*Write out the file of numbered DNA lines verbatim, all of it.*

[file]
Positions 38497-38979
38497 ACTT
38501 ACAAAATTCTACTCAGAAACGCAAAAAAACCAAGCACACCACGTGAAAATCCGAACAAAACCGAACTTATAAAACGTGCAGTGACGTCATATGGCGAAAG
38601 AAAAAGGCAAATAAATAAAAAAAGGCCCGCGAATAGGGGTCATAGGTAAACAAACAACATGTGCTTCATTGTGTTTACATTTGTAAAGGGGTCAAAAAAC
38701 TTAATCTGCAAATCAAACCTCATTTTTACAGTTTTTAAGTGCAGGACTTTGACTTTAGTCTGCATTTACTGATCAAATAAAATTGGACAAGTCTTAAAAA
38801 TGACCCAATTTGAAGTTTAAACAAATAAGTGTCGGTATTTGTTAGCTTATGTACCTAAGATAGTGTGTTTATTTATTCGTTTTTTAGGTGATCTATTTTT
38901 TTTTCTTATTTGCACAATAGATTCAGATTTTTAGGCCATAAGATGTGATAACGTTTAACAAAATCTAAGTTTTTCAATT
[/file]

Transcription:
Positions 38497-38979
38497 ACTT
38501 ACAAAATTCTACTCAGAAACGCAAAAAAACCAAGCACACCACGTGAAAATCCGAACAAAACCGAACTTATAAAACGTGCAGTGACGTCATATGGCGAAAG
38601 AAAAAGGCAAATAAATAAAAAAAGGCCCGCGAATAGGGGTCATAGGTAAACAAACAACATGTGCTTCATTGTGTTTACATTTGTAAAGGGGTCAAAAAAC
38701 TTAATCTGCAAATCAAACCTCATTTTTACAGTTTTTAAGTGCAGGACTTTGACTTTAGTCTGCATTTACTGATCAAATAAAATTGGACAAGTCTTAAAAA
38801 TGACCCAATTTGAAGTTTAAACAAATAAGTGTCGGTATTTGTTAGCTTATGTACCTAAGATAGTGTGTTTATTTATTCGTTTTTTAGGTGATCTATTTTT
38901 TTTTCTTATTTGCACAATAGATTCAGATTTTTAGGCCATAAGATGTGATAACGTTTAACAAAATCTAAGTTTTTCAATT